By John Jalsevac

DAYTON, Ohio, August 29, 2008 ( – While Democrats and critics of John McCain began issuing criticisms of the Republican presidential hopeful’s VP pick for her status as a relative political neophyte, Alaskan Governor Sarah Palin this afternoon delivered a confident and hard-hitting acceptance speech before a crowd of some 15,000 at a campaign stop in Dayton Ohio.

The young, attractive Governor from California was clearly well-received by McCain’s supporters, receiving a sustained standing ovation at one point, and eliciting laughter at several other points in her remarks.

Palin’s speech, as well as McCain’s introduction of Palin, carried unmistakable echoes of the morally-charged rhetoric of Barack Obama in favor of change, particularly in support of reforming the way politics is conducted in Washington, moving away from serving special interests and taking political power out of the hands of the usual suspects.

In introducing his running mate, McCain praised her as “exactly what I need…exactly who this country needs to help me fight the same old Washington politics.”

“She’s got the grit, the integrity, good sense, and fierce devotion to the common good that is exactly what we need in Washington today. She knows where she comes from and she knows who she works for. She stands up for what’s right and she doesn’t let anyone tell her to sit down.”

Palin herself played up her newness to the political scene and her humble roots, spinning her unusual and speedy entry into the political sphere and ascent up the political ladder as evidence that she will not stand for “politics as usual” and that her political ambitions have little to do with personal ambition but rather with pursuing “the common good.” Politicians, she said, should serve with “servants’ hearts.” 

“I never really set out to be involved in public affairs, much less to run for this office,” Palin told McCain supporters in Dayton.  “I was just your average ‘hockey-mom’ in Alaska.”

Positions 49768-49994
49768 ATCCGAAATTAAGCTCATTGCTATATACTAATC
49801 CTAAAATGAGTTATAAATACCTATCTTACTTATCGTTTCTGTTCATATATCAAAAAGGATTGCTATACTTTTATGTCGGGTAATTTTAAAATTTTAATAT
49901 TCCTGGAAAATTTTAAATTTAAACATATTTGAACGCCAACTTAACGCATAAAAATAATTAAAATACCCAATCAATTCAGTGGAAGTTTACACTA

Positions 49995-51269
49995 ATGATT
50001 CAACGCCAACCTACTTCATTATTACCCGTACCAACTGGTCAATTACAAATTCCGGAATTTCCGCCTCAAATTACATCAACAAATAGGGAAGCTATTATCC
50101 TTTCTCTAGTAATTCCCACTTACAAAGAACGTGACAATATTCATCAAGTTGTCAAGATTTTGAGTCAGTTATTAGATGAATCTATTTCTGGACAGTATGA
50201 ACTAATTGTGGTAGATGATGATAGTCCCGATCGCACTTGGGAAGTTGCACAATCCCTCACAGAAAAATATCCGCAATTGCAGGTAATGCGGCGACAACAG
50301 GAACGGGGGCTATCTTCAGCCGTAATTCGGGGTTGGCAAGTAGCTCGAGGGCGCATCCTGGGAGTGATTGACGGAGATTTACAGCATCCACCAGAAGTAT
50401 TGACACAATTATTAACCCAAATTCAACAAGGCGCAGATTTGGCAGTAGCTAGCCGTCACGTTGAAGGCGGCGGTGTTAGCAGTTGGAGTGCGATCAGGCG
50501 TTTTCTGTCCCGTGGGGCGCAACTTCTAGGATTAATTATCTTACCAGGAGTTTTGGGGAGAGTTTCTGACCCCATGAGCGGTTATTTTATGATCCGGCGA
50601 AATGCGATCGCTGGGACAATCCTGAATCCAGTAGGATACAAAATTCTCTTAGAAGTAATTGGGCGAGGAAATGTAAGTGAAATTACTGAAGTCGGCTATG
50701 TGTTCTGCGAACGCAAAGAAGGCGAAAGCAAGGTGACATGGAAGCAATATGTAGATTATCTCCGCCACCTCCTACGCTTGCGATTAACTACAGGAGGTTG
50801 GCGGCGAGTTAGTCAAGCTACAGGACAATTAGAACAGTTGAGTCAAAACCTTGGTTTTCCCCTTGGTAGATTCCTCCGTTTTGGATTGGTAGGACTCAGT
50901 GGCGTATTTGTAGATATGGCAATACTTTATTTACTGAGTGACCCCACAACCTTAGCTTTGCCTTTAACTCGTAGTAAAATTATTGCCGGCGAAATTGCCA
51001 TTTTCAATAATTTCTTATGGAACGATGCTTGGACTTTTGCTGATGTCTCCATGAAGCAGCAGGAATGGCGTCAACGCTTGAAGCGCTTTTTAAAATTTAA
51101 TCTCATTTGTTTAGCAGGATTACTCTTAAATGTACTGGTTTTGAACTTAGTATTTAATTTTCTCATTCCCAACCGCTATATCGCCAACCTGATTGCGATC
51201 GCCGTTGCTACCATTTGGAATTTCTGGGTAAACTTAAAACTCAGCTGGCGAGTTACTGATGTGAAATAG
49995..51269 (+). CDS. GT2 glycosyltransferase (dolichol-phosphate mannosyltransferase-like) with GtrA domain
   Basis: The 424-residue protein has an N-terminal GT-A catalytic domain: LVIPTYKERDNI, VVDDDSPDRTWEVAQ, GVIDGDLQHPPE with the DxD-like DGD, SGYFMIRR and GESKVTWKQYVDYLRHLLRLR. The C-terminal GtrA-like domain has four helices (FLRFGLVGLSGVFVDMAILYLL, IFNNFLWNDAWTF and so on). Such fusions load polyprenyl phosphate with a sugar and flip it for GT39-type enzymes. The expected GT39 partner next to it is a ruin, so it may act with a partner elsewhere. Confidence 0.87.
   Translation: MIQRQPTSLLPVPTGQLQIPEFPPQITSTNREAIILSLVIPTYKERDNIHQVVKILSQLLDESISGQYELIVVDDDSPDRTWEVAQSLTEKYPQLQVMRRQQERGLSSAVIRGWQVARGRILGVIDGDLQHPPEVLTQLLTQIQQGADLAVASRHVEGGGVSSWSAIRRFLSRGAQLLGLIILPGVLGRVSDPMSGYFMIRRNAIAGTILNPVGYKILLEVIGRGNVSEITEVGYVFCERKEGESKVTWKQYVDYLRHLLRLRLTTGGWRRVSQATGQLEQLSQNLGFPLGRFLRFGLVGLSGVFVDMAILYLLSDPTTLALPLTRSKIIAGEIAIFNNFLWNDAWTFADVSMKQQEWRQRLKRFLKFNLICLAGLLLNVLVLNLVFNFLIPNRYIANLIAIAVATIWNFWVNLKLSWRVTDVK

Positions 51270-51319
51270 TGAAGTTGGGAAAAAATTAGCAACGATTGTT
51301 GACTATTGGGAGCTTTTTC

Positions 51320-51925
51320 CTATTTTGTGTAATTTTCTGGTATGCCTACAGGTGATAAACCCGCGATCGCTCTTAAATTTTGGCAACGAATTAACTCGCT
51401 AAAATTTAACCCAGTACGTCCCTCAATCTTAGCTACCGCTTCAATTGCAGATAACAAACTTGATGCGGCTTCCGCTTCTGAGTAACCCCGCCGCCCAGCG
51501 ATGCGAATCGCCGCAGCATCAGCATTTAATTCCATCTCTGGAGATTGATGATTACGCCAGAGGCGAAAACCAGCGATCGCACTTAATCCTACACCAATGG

Four of Palin’s five children were present at the speech, along with her husband Todd. Her eldest son, Track, is a member of the US army and is set to be deployed to Iraq this upcoming November.

The Alaskan governor related how she got involved in the local PTA, was elected to city council, then mayor, and, finally, governor of Alaska. She stated, “with fellow reformers in the great state of Alaska as governor I’ve stood up to the old politics as usual, to the special interests, to the lobbyists, the big oil companies and the good ‘ol boy network.”

“It’s always safer in politics to avoid risk, to just go along with the status quo, but I didn’t get into government to do the safe and easy things. A ship in harbor is safe. But that’s not why the ship is built.

“Politics isn’t just a game of competing interests and clashing parties. The people of America expect us to seek public office and to serve for the right reasons. And the right reason is to challenge the status quo and to serve the common good. No one expects us to agree on everything, whether in Juneau or in Washington, but we are expected to govern with integrity and good will and clear convictions and servants’ hearts.”

Besides highlighting her role as a reformer with little patience for corruption and self-seeking, Palin also drew attention to her fiscal conservatism and her efforts to make America energy independent, particularly with her efforts to build the massive Transcanada natural gas pipeline that will tap into Alaska’s natural gas reserves.

The Republican Party’s first female vice presidential candidate received a standing ovation after drawing attention to the fact that the announcement of her candidacy coincided almost directly with the anniversary of American female suffrage.

“It is fitting that this trust has been given to me 88 years, almost to the day, after the women of America first gained the right to vote,” she said.

“The women of America aren’t finished yet and we can shatter that glass ceiling once and for all,” she continued, after acknowledging the political accomplishments of Hilary Clinton and Geraldine Ferraro, a former vice presidential candidate with the Democratic party. 

Palin concluded her speech, “For my part, the mission is clear. The next 67 days I’m going to take our campaign to every part of our country and our message of reform to every voter of every background in every political party, or no party at all. If you want change in Washington. If you hope for a better America, then we’re asking for your vote on the 4th of November.”

“God bless you all I say. God bless America!”

  See John McCain’s introduction and Sandra Palin’s speech at

See related coverage:

Pro-life, Pro-family Leaders Praise McCain’s Choice of Pro-Life Alaska Gov. Sarah Palin for VP Running Mate

McCain Selects Strongly Pro-life Governor, Mother of Five Sarah Palin for Running Mate

Alaska Gov. Palin Suggests Special Session for Failed Abortion Restriction Laws

Alaska and Florida Courts Allow Under Age Girls to Abort Without Parents’ Knowledge or Consent


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